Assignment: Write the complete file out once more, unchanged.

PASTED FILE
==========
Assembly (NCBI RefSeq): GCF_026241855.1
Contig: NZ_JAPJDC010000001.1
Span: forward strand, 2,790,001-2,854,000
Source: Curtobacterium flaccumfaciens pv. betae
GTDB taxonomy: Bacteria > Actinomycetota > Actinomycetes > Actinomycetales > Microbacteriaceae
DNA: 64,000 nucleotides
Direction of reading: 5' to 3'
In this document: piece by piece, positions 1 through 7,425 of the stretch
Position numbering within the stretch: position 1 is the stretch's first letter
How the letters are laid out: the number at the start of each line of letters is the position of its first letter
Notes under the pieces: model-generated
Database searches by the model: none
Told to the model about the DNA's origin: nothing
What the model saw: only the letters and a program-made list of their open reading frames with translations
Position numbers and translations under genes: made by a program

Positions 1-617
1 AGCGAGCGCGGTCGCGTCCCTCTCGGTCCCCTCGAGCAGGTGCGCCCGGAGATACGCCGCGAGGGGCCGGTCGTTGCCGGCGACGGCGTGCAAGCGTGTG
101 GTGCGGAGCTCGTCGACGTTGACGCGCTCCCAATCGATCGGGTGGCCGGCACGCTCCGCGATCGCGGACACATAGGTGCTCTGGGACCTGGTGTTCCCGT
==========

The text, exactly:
Assembly (NCBI RefSeq): GCF_026241855.1
Contig: NZ_JAPJDC010000001.1
Span: forward strand, 2,790,001-2,854,000
Source: Curtobacterium flaccumfaciens pv. betae
GTDB taxonomy: Bacteria > Actinomycetota > Actinomycetes > Actinomycetales > Microbacteriaceae
DNA: 64,000 nucleotides
Direction of reading: 5' to 3'
In this document: piece by piece, positions 1 through 7,425 of the stretch
Position numbering within the stretch: position 1 is the stretch's first letter
How the letters are laid out: the number at the start of each line of letters is the position of its first letter
Notes under the pieces: model-generated
Database searches by the model: none
Told to the model about the DNA's origin: nothing
What the model saw: only the letters and a program-made list of their open reading frames with translations
Position numbers and translations under genes: made by a program

Positions 1-617
1 AGCGAGCGCGGTCGCGTCCCTCTCGGTCCCCTCGAGCAGGTGCGCCCGGAGATACGCCGCGAGGGGCCGGTCGTTGCCGGCGACGGCGTGCAAGCGTGTG
101 GTGCGGAGCTCGTCGACGTTGACGCGCTCCCAATCGATCGGGTGGCCGGCACGCTCCGCGATCGCGGACACATAGGTGCTCTGGGACCTGGTGTTCCCGT